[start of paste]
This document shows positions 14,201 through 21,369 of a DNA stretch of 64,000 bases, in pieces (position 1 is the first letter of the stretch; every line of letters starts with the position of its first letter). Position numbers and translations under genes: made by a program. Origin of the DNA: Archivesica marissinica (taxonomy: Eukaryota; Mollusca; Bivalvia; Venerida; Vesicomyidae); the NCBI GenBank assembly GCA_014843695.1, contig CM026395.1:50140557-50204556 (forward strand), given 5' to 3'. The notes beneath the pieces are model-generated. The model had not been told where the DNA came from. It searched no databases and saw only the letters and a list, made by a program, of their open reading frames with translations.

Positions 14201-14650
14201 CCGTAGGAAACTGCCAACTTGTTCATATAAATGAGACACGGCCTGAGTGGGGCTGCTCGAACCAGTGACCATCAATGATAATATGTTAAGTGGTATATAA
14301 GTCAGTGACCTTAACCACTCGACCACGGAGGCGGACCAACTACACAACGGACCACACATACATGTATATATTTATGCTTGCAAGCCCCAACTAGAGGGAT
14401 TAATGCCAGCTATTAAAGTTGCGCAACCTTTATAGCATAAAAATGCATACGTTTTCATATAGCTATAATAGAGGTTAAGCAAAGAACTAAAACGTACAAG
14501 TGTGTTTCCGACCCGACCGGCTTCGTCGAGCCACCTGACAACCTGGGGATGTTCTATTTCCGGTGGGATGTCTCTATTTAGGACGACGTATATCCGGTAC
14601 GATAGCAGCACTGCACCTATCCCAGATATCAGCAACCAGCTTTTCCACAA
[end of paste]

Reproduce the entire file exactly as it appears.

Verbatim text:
This document shows positions 14,201 through 21,369 of a DNA stretch of 64,000 bases, in pieces (position 1 is the first letter of the stretch; every line of letters starts with the position of its first letter). Position numbers and translations under genes: made by a program. Origin of the DNA: Archivesica marissinica (taxonomy: Eukaryota; Mollusca; Bivalvia; Venerida; Vesicomyidae); the NCBI GenBank assembly GCA_014843695.1, contig CM026395.1:50140557-50204556 (forward strand), given 5' to 3'. The notes beneath the pieces are model-generated. The model had not been told where the DNA came from. It searched no databases and saw only the letters and a list, made by a program, of their open reading frames with translations.

Positions 14201-14650
14201 CCGTAGGAAACTGCCAACTTGTTCATATAAATGAGACACGGCCTGAGTGGGGCTGCTCGAACCAGTGACCATCAATGATAATATGTTAAGTGGTATATAA
14301 GTCAGTGACCTTAACCACTCGACCACGGAGGCGGACCAACTACACAACGGACCACACATACATGTATATATTTATGCTTGCAAGCCCCAACTAGAGGGAT
14401 TAATGCCAGCTATTAAAGTTGCGCAACCTTTATAGCATAAAAATGCATACGTTTTCATATAGCTATAATAGAGGTTAAGCAAAGAACTAAAACGTACAAG
14501 TGTGTTTCCGACCCGACCGGCTTCGTCGAGCCACCTGACAACCTGGGGATGTTCTATTTCCGGTGGGATGTCTCTATTTAGGACGACGTATATCCGGTAC
14601 GATAGCAGCACTGCACCTATCCCAGATATCAGCAACCAGCTTTTCCACAA